A new paper published in the journal Entropy shows how tools from information theory, a branch of complexity science, can help decipher ice cores by quickly homing in on portions of the data that require further investigation.
A working group at the Santa Fe Institute recently convened to further ecological and evolutionary theory and craft an application for a National Science Foundation (NSF) “Rules of Life” grant.
An opinion piece in Trends in Ecology and Evolution introduces real-world complexity to social dilemmas by accounting for the way individuals modify and adapt to the environments that surround them.
In a November SFI Community Lecture, External Professor Michelle Girvan described an exciting new approach to predicting chaotic systems. Watch her talk here.
A study co-authored by SFI Omidyar Fellow Jacopo Grilli sheds new light on a long-standing question about what triggers cell division.
This November 5-7, a working group brings early-career scientists together at SFI to imagine a collective vision for the future of ecological networks.
Introduction to the Theory of Complex Systems synthesizes hundreds of disparate findings in complexity and articulates a single, underlying characteristic of complex systems.
R&D Magazine has selected former SFI External Professor Bette Korber to receive their prestigious Scientist of the Year Award for 2018, recognizing her innovative approach to developing an HIV vaccine.
An SFI working group explores the parallels between ancient and modern societies’ challenges in managing risk and what lessons might be found there.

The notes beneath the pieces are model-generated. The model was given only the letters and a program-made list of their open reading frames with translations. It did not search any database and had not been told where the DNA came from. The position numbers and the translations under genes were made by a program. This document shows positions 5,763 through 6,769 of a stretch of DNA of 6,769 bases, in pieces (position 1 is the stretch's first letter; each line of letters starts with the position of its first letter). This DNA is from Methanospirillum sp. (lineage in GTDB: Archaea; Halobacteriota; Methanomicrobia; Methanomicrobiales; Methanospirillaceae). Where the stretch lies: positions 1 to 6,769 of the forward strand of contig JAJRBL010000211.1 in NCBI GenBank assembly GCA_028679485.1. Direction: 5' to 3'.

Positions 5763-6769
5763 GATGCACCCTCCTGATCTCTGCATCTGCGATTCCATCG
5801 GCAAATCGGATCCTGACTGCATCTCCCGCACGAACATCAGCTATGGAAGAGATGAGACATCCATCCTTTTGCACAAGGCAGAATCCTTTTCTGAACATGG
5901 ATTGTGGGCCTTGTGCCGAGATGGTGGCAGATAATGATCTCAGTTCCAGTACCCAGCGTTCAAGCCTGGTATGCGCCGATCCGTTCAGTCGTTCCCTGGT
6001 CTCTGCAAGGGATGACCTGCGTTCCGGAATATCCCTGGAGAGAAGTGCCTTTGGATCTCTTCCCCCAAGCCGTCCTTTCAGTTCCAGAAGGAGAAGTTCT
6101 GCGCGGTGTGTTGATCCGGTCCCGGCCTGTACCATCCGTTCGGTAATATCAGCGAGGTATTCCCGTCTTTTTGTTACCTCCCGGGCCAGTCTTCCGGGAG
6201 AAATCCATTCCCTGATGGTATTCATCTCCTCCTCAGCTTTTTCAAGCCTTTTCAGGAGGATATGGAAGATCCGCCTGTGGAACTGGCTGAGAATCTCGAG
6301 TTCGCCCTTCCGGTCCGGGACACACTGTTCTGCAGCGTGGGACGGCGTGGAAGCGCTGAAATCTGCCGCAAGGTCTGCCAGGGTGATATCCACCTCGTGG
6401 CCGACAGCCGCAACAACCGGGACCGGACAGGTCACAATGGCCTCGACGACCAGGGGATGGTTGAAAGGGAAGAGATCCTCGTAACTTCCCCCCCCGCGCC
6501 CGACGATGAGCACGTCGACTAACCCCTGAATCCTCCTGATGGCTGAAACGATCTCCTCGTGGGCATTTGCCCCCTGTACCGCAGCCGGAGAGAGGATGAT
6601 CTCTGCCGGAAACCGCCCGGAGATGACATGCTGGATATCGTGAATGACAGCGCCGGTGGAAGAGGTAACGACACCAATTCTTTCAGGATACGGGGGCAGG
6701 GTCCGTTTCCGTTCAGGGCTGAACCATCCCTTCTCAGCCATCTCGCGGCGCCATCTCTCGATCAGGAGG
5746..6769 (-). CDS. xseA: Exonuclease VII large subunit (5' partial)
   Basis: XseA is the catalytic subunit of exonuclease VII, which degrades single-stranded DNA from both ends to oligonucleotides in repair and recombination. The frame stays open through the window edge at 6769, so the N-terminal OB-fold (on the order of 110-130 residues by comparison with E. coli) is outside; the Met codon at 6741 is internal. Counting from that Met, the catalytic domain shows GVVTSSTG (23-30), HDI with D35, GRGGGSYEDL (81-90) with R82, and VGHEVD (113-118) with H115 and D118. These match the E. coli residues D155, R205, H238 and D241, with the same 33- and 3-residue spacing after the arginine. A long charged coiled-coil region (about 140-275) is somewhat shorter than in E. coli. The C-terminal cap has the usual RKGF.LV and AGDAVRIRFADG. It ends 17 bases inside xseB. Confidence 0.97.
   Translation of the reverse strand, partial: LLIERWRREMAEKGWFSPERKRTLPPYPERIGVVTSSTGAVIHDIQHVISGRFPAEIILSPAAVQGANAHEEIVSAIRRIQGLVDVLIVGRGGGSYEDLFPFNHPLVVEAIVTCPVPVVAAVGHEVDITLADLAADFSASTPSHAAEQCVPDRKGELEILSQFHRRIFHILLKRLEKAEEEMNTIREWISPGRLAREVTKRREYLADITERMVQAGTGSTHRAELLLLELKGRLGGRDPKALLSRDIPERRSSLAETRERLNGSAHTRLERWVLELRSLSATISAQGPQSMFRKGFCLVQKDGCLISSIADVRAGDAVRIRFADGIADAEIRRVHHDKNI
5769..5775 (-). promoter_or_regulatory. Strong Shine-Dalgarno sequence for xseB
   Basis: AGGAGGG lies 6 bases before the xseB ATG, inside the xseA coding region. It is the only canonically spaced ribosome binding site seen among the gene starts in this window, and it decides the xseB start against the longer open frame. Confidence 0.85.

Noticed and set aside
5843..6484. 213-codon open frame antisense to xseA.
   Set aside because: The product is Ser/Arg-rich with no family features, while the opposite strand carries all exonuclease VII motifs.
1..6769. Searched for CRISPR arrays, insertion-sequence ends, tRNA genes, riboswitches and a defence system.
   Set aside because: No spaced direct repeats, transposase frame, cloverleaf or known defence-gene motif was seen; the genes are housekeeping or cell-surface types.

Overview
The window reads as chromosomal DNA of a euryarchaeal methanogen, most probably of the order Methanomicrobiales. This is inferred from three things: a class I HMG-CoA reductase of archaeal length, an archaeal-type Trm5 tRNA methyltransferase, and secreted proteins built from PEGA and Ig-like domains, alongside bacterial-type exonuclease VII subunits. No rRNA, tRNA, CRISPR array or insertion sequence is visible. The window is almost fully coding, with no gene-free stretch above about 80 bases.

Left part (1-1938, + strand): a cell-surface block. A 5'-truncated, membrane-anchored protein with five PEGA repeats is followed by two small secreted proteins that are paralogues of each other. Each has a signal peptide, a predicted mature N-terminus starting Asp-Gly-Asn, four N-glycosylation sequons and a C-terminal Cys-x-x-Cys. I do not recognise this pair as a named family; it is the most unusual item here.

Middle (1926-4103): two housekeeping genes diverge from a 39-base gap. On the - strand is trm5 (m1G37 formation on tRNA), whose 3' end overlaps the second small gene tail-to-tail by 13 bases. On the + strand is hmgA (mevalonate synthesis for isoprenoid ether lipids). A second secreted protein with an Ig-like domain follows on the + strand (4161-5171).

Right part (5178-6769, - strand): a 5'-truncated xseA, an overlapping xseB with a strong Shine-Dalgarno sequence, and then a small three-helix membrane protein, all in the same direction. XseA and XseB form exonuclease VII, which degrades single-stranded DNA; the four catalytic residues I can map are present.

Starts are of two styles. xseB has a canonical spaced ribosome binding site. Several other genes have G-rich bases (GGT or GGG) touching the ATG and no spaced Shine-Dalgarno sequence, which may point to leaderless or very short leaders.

Identifying meaningful information is a key challenge to disciplines from biology to artificial intelligence. In a new paper, SFI's Artemy Kolchinsky and David Wolpert propose a broadly applicable, fully formal definition for this kind of semantic information.
Sending instantaneous messages across long distances, or quickly computing over ungodly amounts of data are just two possibilities that arise if we can design computers to exploit quantum uncertainty, entanglement, and measurement. In this SFI Community Lecture, scientist Christopher Monroe describes the architecture of a quantum computer based on individual atoms, suspended and isolated with electric fields, and individually addressed with laser beams.
October 13-16, graduate students can meet with leading scientists to learn about modeling and evaluating the future of human populations and their environments. Free tuition for accepted students. Apply before July 11, 2018.